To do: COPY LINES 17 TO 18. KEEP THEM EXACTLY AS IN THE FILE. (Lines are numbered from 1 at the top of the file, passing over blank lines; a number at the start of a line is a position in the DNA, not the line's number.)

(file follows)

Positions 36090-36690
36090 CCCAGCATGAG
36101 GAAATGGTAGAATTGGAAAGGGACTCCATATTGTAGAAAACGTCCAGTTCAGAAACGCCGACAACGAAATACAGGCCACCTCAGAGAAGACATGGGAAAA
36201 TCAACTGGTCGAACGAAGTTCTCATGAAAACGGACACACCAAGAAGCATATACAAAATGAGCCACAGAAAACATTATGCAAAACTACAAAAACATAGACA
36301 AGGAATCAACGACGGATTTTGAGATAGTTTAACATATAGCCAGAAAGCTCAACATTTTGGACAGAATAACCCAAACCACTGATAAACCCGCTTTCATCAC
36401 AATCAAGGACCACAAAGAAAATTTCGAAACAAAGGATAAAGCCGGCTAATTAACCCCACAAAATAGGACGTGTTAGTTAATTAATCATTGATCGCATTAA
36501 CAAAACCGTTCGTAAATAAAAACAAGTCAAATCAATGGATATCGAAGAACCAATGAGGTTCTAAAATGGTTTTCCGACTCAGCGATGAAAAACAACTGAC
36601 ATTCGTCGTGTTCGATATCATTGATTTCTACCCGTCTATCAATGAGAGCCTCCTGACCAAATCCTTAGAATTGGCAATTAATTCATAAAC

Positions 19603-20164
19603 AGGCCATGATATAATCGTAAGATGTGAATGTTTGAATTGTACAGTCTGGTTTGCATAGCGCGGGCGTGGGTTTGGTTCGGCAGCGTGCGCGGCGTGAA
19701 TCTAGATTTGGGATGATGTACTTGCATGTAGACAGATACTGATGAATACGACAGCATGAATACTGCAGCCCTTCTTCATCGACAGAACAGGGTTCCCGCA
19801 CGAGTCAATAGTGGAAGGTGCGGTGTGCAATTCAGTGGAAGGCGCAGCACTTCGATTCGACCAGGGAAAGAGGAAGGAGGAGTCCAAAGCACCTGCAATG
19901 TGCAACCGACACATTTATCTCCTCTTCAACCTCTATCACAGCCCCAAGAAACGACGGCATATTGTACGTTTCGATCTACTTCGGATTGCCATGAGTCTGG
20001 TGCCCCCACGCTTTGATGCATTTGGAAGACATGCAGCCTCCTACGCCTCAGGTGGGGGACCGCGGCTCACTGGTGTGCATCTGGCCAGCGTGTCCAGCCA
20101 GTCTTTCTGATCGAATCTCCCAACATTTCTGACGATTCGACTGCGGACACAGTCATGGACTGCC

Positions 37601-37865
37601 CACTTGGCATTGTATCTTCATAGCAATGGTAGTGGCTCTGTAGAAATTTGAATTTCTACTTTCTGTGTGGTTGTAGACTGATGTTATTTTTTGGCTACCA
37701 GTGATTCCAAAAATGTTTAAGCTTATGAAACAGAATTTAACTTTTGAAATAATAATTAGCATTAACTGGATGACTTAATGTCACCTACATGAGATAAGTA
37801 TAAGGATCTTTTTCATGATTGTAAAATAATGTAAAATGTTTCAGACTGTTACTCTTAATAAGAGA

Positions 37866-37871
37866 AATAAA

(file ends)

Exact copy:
37601 CACTTGGCATTGTATCTTCATAGCAATGGTAGTGGCTCTGTAGAAATTTGAATTTCTACTTTCTGTGTGGTTGTAGACTGATGTTATTTTTTGGCTACCA
37701 GTGATTCCAAAAATGTTTAAGCTTATGAAACAGAATTTAACTTTTGAAATAATAATTAGCATTAACTGGATGACTTAATGTCACCTACATGAGATAAGTA